The first reaction of most people is to say No. A few get confused, and basically no one steps up and says Yes.

– What do you mean, responsible for everything that happens at work? That’s absurd!

– Of course it’s not on me, I can’t take responsibility for everyone at work and their actions!

– Well, yes, but no, I mean, I am responsible for me, but…

– No, the boss has more responsibility than I do. 

The magic in this, which Sheryl has also realized, is that when people step in and shoulder responsibility for whatever happens, other people step up as well to share the responsibility. And the opposite is equally true, which I am sure you all recognize from personal experience: When people blame other people, no one steps in to take responsibility; No one actually suggests possible ways out of a muddle; Everyone is busy casting blame and attempts at all cost to avoid having the finger ultimately pointing at oneself.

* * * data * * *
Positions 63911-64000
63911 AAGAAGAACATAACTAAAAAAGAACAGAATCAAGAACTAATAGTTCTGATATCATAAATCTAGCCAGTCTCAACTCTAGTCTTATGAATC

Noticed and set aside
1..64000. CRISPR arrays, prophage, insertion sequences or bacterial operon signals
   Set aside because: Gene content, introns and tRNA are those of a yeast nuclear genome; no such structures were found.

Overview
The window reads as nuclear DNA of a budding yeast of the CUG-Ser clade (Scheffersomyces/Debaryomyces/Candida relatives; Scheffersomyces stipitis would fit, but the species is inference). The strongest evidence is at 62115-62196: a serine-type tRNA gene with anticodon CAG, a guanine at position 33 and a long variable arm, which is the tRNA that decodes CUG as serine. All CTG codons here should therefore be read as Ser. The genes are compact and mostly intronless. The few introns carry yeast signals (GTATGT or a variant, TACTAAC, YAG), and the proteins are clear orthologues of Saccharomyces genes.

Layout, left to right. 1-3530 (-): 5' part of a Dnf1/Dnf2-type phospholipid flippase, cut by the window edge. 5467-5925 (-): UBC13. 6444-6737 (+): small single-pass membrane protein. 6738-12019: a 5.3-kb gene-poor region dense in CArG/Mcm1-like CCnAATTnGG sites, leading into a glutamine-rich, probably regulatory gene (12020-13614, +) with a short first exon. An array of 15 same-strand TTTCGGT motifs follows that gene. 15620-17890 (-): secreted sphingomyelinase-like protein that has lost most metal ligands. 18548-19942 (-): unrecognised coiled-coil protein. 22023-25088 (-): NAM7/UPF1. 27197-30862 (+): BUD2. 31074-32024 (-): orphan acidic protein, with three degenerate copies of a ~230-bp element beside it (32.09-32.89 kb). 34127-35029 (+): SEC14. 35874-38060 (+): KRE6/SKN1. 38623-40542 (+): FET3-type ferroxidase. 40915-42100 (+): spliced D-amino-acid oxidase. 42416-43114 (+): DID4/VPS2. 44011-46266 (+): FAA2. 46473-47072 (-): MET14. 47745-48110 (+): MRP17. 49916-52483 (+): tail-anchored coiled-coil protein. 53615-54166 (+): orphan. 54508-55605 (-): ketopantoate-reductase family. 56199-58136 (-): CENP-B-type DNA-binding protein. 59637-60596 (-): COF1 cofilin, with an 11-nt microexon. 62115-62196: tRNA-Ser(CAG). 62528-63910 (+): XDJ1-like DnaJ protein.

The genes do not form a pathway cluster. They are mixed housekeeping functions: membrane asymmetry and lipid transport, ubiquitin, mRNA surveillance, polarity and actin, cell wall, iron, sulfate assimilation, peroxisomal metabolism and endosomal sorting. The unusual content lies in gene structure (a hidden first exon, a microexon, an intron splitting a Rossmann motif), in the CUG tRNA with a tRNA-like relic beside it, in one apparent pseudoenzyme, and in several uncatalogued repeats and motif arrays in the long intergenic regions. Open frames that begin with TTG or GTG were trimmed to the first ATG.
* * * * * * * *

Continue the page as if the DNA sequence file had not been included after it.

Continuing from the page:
Now. The point to this reasoning is not to get into a philosophical argument about the impossibility of actually being responsible for e v e r y t h i n g. I mean, I get that, you get that, everyone get’s that. But still – try it. Try stepping in to shoulder responsibility for e v e r y t h i n g and see what happens. How does it feel inside yourself when you do? What’s the reaction of those around you? Do they blame you, start to shout and scream at you, taking the opportunity to throw some more dirt upon your willing shoulders? Or do they join forces with you, sharing the load, taking part in being responsible? Does it make you feel small as a person, or large? What do your colleagues say – do they respond to you as if you are belittling yourself, or them? Or the opposite – when you step in and show yourself as the big person you are, do they show up as their better selves?